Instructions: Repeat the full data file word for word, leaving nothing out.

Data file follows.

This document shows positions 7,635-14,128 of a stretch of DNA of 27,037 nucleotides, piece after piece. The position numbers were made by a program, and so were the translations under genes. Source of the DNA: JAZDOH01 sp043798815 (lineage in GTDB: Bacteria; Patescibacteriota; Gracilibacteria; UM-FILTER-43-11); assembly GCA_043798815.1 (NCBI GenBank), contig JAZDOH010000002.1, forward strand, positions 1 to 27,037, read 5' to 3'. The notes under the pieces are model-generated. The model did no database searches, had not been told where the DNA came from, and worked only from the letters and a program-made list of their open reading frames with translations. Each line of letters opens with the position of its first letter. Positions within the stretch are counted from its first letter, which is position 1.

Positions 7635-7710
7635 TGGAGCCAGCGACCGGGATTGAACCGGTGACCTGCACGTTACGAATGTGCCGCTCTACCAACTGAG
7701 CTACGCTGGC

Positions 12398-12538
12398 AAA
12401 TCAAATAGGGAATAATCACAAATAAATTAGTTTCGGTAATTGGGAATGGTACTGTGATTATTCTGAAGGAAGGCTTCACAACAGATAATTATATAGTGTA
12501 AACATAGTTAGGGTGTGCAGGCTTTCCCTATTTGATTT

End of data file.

This document shows positions 7,635-14,128 of a stretch of DNA of 27,037 nucleotides, piece after piece. The position numbers were made by a program, and so were the translations under genes. Source of the DNA: JAZDOH01 sp043798815 (lineage in GTDB: Bacteria; Patescibacteriota; Gracilibacteria; UM-FILTER-43-11); assembly GCA_043798815.1 (NCBI GenBank), contig JAZDOH010000002.1, forward strand, positions 1 to 27,037, read 5' to 3'. The notes under the pieces are model-generated. The model did no database searches, had not been told where the DNA came from, and worked only from the letters and a program-made list of their open reading frames with translations. Each line of letters opens with the position of its first letter. Positions within the stretch are counted from its first letter, which is position 1.

Positions 7635-7710
7635 TGGAGCCAGCGACCGGGATTGAACCGGTGACCTGCACGTTACGAATGTGCCGCTCTACCAACTGAG
7701 CTACGCTGGC

Positions 12398-12538
12398 AAA
12401 TCAAATAGGGAATAATCACAAATAAATTAGTTTCGGTAATTGGGAATGGTACTGTGATTATTCTGAAGGAAGGCTTCACAACAGATAATTATATAGTGTA
12501 AACATAGTTAGGGTGTGCAGGCTTTCCCTATTTGATTT